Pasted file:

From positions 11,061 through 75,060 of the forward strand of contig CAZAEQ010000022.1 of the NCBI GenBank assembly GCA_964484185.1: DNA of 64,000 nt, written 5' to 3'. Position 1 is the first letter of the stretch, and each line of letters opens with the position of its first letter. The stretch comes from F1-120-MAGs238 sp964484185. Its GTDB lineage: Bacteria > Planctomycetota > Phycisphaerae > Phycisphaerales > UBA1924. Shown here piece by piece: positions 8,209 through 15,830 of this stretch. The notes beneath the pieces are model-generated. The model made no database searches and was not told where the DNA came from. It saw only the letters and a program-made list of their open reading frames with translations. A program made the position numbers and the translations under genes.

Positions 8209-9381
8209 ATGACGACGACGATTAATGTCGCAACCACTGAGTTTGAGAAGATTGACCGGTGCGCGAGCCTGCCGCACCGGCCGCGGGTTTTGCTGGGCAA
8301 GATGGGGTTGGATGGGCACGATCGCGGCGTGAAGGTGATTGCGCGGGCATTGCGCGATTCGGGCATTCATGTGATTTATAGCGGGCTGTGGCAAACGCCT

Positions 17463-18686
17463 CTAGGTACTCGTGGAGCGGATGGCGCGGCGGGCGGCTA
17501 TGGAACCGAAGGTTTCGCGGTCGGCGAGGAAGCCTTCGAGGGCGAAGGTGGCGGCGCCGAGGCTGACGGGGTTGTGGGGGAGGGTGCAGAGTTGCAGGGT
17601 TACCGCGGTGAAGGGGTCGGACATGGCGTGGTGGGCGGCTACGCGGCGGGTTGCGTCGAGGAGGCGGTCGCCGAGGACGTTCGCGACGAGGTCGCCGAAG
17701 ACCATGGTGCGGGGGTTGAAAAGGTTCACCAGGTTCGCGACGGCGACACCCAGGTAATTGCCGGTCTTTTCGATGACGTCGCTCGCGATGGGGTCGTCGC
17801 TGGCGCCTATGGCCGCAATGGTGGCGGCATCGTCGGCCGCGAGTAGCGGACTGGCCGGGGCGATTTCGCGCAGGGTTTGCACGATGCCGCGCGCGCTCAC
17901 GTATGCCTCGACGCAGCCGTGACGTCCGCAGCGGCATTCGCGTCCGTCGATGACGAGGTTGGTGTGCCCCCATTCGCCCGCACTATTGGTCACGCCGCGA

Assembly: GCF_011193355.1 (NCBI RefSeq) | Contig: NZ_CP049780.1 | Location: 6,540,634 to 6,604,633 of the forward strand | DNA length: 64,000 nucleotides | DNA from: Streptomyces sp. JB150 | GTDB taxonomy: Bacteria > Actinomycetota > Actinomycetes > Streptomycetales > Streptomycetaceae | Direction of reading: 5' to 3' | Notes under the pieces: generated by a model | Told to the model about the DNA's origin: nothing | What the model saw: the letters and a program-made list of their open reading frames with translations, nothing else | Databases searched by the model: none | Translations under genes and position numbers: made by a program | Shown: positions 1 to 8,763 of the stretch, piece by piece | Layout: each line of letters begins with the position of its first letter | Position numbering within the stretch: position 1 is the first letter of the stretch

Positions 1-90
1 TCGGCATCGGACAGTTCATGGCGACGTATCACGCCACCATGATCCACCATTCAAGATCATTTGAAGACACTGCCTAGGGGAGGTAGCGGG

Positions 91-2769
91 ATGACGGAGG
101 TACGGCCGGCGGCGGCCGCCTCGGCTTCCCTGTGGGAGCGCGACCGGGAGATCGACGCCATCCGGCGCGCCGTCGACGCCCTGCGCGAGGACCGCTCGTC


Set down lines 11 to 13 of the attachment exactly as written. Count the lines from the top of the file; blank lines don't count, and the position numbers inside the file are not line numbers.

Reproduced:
17901 GTATGCCTCGACGCAGCCGTGACGTCCGCAGCGGCATTCGCGTCCGTCGATGACGAGGTTGGTGTGCCCCCATTCGCCCGCACTATTGGTCACGCCGCGA

Assembly: GCF_011193355.1 (NCBI RefSeq) | Contig: NZ_CP049780.1 | Location: 6,540,634 to 6,604,633 of the forward strand | DNA length: 64,000 nucleotides | DNA from: Streptomyces sp. JB150 | GTDB taxonomy: Bacteria > Actinomycetota > Actinomycetes > Streptomycetales > Streptomycetaceae | Direction of reading: 5' to 3' | Notes under the pieces: generated by a model | Told to the model about the DNA's origin: nothing | What the model saw: the letters and a program-made list of their open reading frames with translations, nothing else | Databases searched by the model: none | Translations under genes and position numbers: made by a program | Shown: positions 1 to 8,763 of the stretch, piece by piece | Layout: each line of letters begins with the position of its first letter | Position numbering within the stretch: position 1 is the first letter of the stretch

Positions 1-90